Service Canada built the web pages that allowed the public to subscribe, submit requests, confirm emails, unsubscribe and send in feedback. The first of the 18 web pages went live in late March to test the sign-up process and other features were added later.

“I can’t emphasize enough about how much collaboration was the strength of this project,” said Service Canada’s Melissa Teasdale.

“Pascale had the idea; Health Canada had the information to create the authoritative content to be sent out; CDS had mechanisms to send email notifications and I had the web platform to create the subscription service … We all had to come together to build an end-to-end product. We each had a piece and none of us could have done it alone.”

Those pieces quickly fell in place.

First, the content had to be evidence-based, national in scope and focus on what users want.  The team didn’t want to bombard Canadians with information every time the website was updated, which could be a few times a day, and leave subscribers to figure out what was new.  It had to be targeted.

The UK, for example, used Notify for a similar service which sent subscribers automated messages whenever its COVID-19 web pages were updated. It was left to the subscribers to figure out what information was new. Still, more than 95,000 people quickly signed up.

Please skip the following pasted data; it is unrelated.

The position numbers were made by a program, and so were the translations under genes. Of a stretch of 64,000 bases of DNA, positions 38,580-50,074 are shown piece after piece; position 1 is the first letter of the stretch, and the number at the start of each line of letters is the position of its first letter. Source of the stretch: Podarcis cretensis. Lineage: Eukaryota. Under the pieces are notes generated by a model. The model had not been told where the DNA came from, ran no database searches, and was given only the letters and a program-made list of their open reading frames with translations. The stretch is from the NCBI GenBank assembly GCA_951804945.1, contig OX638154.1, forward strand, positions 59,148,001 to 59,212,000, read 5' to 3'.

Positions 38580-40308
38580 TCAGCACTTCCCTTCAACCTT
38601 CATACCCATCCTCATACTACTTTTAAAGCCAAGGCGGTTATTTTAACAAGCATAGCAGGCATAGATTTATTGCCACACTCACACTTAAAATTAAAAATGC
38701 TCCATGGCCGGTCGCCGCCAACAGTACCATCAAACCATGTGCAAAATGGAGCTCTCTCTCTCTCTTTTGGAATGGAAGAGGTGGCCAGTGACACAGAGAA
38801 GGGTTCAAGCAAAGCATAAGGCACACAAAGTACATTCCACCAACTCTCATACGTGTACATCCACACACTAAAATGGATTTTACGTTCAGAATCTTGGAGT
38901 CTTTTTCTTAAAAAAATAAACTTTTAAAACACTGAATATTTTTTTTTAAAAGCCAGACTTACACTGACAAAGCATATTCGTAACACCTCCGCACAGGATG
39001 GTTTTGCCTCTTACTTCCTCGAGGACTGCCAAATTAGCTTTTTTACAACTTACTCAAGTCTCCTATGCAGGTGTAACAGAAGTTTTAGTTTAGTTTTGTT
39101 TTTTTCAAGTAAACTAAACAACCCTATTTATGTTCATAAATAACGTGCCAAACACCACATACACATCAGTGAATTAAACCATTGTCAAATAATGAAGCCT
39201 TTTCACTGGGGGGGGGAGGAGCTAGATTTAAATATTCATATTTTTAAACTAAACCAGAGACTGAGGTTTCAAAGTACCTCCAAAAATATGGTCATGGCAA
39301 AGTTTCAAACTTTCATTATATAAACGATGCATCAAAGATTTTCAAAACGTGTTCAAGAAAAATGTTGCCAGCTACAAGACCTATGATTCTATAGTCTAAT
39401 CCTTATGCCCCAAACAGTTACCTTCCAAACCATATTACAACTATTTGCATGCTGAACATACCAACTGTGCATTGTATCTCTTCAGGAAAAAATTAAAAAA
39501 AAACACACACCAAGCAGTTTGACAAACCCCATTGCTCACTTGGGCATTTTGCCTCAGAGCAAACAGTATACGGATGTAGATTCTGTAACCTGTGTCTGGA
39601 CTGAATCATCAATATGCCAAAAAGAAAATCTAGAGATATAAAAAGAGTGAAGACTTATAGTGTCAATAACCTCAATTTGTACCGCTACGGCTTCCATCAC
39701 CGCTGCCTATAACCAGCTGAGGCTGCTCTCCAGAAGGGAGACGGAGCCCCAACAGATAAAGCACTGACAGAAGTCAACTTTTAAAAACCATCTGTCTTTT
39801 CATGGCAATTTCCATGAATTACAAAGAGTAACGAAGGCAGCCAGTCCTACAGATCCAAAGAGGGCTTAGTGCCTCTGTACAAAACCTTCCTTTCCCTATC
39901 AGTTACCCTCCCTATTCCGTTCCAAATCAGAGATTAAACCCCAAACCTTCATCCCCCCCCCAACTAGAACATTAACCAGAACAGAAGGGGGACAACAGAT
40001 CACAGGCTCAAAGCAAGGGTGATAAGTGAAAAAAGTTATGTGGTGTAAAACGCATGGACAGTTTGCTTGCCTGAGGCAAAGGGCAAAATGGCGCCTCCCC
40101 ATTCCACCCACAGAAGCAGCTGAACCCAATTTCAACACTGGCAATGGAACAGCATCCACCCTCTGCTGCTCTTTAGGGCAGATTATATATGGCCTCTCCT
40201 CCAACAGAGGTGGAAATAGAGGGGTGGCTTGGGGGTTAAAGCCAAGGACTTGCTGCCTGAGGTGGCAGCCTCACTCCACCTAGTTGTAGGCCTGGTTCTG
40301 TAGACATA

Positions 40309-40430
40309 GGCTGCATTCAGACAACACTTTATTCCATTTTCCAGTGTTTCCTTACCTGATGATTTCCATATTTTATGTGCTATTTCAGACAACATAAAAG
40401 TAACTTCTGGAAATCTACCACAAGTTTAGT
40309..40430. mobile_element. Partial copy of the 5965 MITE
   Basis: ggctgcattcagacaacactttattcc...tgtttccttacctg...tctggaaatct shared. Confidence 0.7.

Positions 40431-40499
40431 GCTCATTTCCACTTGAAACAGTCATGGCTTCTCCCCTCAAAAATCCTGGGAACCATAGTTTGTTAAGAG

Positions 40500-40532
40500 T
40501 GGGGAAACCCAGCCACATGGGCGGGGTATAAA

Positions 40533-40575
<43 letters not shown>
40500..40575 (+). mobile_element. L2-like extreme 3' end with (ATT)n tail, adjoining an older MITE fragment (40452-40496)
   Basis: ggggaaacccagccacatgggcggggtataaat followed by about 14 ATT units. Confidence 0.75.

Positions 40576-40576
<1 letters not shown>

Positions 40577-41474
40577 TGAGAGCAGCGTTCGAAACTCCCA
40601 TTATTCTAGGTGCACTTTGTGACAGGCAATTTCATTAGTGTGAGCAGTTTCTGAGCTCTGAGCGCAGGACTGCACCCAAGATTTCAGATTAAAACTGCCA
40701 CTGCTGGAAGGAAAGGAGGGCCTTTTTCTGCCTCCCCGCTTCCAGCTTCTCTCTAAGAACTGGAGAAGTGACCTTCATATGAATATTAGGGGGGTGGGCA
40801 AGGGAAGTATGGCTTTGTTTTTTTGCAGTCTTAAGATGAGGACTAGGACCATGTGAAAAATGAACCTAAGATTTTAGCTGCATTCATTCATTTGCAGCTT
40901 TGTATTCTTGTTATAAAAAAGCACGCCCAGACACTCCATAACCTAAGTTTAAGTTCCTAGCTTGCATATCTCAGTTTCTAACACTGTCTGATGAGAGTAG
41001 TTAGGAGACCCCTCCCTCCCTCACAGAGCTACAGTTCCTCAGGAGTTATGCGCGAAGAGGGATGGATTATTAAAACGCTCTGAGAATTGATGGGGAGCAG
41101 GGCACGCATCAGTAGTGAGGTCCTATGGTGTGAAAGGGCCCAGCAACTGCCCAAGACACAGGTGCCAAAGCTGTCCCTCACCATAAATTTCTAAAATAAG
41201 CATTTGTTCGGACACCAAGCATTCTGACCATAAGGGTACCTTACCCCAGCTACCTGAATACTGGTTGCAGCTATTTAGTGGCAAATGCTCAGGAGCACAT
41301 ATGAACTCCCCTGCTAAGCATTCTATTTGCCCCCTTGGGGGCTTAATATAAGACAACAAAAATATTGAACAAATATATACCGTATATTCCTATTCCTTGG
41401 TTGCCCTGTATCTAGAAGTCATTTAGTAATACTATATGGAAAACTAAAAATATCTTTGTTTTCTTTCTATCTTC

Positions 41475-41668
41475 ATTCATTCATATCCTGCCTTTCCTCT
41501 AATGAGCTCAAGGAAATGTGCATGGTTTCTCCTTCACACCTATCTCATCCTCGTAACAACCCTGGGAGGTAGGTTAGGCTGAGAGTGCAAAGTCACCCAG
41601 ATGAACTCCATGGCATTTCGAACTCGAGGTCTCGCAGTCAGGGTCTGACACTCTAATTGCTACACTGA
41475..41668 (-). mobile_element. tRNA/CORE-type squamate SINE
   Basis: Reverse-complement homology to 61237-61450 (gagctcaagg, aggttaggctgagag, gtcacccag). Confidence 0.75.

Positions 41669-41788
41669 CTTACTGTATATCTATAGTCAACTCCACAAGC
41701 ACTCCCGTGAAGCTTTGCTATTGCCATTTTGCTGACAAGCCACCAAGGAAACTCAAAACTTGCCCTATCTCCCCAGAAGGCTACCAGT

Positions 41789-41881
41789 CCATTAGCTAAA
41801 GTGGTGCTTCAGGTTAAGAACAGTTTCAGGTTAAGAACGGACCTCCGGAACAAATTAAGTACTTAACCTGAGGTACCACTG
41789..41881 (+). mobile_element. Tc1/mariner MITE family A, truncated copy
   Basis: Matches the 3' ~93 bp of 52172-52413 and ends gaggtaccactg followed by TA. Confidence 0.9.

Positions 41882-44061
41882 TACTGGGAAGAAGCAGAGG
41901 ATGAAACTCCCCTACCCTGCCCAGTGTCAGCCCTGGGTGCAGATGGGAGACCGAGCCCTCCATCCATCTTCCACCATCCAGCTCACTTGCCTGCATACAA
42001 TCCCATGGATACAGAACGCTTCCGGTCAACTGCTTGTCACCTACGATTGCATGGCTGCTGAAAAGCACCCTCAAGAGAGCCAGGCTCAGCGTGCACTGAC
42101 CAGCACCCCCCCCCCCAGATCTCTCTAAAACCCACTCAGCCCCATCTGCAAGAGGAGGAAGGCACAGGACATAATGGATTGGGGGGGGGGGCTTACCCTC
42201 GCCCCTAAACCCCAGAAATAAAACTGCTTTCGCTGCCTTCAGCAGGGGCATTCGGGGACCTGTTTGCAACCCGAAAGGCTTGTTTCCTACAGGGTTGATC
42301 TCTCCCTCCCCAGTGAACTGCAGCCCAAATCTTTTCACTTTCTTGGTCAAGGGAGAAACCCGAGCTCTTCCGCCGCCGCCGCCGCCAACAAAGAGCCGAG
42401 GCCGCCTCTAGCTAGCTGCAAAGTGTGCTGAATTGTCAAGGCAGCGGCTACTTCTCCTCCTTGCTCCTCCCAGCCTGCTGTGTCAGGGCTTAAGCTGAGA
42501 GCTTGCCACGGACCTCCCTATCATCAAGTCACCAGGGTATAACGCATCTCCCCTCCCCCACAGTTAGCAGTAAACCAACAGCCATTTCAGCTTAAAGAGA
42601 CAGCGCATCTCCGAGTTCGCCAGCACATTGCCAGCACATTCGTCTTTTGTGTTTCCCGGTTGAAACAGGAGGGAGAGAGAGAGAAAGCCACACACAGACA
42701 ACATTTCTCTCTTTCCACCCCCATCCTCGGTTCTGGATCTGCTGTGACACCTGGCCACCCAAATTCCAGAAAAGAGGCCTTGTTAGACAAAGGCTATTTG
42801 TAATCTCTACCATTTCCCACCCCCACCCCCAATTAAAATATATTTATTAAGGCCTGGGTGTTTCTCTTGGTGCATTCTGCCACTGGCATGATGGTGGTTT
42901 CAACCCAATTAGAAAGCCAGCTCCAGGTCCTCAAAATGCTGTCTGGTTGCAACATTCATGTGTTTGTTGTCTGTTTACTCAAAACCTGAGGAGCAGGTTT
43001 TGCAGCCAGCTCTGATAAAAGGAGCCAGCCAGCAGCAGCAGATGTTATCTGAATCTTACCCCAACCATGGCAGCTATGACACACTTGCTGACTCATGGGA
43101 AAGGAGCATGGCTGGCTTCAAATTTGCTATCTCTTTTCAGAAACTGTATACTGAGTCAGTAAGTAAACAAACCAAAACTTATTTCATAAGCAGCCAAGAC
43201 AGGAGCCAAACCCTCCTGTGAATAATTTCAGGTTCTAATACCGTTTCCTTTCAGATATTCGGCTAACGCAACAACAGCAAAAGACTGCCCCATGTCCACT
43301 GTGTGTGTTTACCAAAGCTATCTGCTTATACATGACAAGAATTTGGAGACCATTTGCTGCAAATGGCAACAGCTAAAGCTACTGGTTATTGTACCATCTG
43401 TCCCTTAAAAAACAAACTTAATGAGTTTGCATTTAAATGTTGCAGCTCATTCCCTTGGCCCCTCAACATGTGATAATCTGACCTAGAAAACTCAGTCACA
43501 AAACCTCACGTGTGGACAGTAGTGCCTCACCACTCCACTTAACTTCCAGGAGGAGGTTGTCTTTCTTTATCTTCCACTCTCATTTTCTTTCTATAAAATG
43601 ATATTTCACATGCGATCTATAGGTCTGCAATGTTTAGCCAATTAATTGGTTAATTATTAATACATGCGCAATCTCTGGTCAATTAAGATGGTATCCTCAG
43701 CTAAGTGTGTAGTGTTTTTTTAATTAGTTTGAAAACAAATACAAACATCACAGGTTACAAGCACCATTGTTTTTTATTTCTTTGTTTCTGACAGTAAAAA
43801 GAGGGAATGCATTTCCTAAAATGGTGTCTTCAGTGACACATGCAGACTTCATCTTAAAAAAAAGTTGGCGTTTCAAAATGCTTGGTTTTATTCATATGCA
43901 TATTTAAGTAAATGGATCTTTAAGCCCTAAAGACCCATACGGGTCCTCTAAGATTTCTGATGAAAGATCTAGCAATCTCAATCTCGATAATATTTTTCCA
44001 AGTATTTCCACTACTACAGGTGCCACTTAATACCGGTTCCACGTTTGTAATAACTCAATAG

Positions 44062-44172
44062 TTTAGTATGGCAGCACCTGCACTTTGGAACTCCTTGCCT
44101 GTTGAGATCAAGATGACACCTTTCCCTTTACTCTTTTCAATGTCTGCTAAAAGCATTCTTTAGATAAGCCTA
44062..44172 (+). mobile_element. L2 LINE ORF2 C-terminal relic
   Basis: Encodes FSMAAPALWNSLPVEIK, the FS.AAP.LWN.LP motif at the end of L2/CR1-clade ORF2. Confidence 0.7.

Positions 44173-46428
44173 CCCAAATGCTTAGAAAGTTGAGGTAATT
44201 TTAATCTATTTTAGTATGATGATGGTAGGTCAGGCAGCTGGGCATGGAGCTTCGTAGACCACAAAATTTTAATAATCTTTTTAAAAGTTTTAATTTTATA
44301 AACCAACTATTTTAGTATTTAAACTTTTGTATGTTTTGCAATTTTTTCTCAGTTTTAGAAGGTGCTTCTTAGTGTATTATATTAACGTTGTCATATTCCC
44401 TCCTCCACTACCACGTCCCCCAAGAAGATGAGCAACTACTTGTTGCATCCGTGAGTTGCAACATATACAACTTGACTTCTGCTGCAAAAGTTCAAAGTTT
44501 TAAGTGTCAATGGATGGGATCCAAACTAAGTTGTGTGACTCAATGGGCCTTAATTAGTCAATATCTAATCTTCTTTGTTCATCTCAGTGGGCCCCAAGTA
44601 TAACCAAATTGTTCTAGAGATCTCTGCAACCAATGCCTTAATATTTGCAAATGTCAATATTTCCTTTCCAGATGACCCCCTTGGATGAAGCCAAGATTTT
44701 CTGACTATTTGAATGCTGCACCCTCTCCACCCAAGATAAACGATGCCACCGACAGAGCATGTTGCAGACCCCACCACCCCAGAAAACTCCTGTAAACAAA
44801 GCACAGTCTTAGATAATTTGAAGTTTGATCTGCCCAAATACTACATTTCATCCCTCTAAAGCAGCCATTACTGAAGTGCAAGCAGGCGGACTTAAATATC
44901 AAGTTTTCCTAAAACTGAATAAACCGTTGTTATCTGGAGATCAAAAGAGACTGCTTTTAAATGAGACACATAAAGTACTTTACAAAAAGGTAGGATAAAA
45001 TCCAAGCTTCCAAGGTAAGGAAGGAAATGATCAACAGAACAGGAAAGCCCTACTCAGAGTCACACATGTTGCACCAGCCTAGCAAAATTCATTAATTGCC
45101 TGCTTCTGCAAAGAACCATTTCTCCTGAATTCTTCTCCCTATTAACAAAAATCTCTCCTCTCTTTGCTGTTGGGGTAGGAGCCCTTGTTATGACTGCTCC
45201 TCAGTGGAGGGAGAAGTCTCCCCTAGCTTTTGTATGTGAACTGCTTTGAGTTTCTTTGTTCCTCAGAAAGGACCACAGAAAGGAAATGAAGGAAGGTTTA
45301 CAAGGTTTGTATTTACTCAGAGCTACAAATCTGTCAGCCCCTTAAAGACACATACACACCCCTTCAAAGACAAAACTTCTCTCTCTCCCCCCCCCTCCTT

Canada’s team decided that approach wasn’t giving people the information they wanted. Instead, they tracked the top searches on the government’s coronavirus website and what callers were asking on the 1-833 COVID hotline.  They tailored the notification to the top topics—which differed from day to day—and emailed them to subscribers with links to the up-to-date information that the government had published on those questions.

“We were data driven. This isn’t a newsletter focused on government needs, which like a megaphone tells what government wants to push out to people. We have a service based on the users’ needs,” said Elvas.

The messages had to be simple, concise, easy to read—written at Grade 8 level—in both English and French, and accessible. They would link only to content already publicly available on government websites. They opted for a web-based service so notifications are readable from any device.

Saulnier said the crisis drove home the need to work quickly, collaboratively and gave the team “the license to take risks.” He trusted the team and its understanding of the “go and no-go zones” leaving him as “part messenger, leader and interlocutor with the deputy minister and minister offices to keep them in the loop” as the service evolved.

“I didn’t do a lot of heavy lifting for this,” he said. “The team did all the work and I ran interference where needed or helped make connections where helpful. The team came from outside the department and didn’t know people in the department. I helped with relationships with the communications branch, and the folks in privacy and security.”